But this whole theme of cleanliness seems at first to be misplaced. After all, didn’t we just go through a rigorous cleansing process before Pesach? What more is left to be cleansed after Pesach, as we count the days of the Omer? Perhaps the cleansing process before Pesach is given in part to teach us how to make a thorough preparation after Pesach as we approach Shavuot.
For example, you don’t want to try to clean house for Passover in just a day or two. It takes lead time. Many families stop buying foods with chametz and get whole sections of their homes cleaned weeks ahead of Passover. So it makes sense to take the seven weeks leading up to Shavuot to rid our lives of all the distractions and pollutions of ordinary life and get ready to celebrate the giving of Torah and the outpouring of the Ruach.
Here’s another lesson from Passover: once the cleansing is accomplished, it still must be maintained through the eight days of Passover. We don’t cleanse our homes of leaven, have a lovely Seder the first night, and then order in pizza the next night. Instead, we eat matzah for a week to express and sustain the hard-earned cleanliness. Likewise, counting the Omer should be a progression that doesn’t relinquish the gains we make each day, but builds anticipation for fresh encounter with Hashem.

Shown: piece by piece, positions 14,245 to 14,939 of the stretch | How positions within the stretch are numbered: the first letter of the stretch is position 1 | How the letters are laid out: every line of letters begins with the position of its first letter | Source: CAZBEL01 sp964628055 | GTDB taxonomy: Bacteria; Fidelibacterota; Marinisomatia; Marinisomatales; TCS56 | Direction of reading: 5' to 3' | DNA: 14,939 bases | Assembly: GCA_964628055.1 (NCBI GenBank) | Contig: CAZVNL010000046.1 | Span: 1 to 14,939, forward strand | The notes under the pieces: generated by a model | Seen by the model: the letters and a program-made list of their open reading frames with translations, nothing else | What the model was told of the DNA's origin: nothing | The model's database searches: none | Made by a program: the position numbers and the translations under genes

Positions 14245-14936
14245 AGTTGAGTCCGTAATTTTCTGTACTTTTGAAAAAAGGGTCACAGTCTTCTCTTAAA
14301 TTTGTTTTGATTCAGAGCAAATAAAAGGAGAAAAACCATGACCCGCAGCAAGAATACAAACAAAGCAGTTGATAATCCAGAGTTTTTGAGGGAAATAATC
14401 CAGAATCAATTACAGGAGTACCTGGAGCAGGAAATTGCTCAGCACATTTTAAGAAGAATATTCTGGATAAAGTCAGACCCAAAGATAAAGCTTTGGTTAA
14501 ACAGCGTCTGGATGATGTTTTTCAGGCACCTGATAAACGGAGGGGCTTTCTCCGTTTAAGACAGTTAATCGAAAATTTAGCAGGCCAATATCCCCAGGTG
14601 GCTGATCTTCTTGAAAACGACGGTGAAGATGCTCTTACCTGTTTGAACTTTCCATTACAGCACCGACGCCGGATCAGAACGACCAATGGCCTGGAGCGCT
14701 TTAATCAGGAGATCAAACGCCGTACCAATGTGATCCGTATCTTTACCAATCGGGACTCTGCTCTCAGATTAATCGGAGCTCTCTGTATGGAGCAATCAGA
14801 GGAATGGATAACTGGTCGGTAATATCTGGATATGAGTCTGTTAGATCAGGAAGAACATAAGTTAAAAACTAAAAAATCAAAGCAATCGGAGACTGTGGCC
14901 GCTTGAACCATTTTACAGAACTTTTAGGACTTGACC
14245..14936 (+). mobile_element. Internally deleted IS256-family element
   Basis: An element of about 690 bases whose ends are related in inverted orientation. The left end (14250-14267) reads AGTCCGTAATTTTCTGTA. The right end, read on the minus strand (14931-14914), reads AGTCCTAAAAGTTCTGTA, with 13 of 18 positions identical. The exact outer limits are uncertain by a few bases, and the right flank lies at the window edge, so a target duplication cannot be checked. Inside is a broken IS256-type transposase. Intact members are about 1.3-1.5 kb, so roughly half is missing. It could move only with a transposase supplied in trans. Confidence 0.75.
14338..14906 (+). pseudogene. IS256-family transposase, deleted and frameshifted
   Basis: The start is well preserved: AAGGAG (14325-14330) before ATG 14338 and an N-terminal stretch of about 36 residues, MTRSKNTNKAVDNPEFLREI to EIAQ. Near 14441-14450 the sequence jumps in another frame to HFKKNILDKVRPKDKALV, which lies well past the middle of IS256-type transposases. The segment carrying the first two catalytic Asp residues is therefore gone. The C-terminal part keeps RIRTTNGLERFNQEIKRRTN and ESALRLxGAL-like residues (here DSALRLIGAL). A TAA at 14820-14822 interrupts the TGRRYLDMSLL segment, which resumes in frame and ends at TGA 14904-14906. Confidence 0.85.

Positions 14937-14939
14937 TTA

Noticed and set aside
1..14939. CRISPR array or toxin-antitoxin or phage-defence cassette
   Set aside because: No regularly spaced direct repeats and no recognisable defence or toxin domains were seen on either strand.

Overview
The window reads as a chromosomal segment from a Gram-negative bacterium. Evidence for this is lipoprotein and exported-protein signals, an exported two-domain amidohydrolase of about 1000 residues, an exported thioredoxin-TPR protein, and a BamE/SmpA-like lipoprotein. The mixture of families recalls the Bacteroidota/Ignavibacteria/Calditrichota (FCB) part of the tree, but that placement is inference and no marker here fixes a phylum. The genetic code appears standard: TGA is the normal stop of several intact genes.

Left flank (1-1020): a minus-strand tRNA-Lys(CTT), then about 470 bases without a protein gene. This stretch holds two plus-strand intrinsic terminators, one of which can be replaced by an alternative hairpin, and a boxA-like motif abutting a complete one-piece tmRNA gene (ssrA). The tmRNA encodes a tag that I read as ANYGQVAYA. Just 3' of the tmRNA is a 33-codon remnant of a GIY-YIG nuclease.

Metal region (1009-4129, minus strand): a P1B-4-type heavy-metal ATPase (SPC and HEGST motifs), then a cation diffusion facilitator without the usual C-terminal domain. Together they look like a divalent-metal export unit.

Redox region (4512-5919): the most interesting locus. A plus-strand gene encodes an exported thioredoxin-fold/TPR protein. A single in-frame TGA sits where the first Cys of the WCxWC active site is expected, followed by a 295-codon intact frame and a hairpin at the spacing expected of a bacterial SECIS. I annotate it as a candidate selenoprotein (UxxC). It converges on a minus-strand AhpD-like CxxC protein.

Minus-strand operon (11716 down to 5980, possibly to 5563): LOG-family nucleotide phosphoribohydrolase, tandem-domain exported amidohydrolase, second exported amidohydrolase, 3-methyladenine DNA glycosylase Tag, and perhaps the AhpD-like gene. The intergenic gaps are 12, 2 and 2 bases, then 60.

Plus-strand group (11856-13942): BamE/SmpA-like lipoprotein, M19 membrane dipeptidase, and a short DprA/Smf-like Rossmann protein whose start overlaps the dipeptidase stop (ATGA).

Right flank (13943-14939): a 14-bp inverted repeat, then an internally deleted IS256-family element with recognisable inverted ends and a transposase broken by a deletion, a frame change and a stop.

Other articles highlight the importance of inward as well as outward cleansing; I’ll only add for now the importance of maintaining both. As in Exodus 19, washing our garments should be congruent with maintaining inward cleanliness. Outward cleanliness reminds us how much upkeep inward cleanliness requires.
So, how exactly do we maintain and increase cleanliness? This week, we’re still early in the process of counting the omer and we can add two elements to our routine: first, a quick daily search for inner chametz, trusting in the light of the Ruach (rather than self-analysis) to reveal it; and, second, simple confession of such chametz, trusting in the same Ruach (rather than self-effort) to burn it out.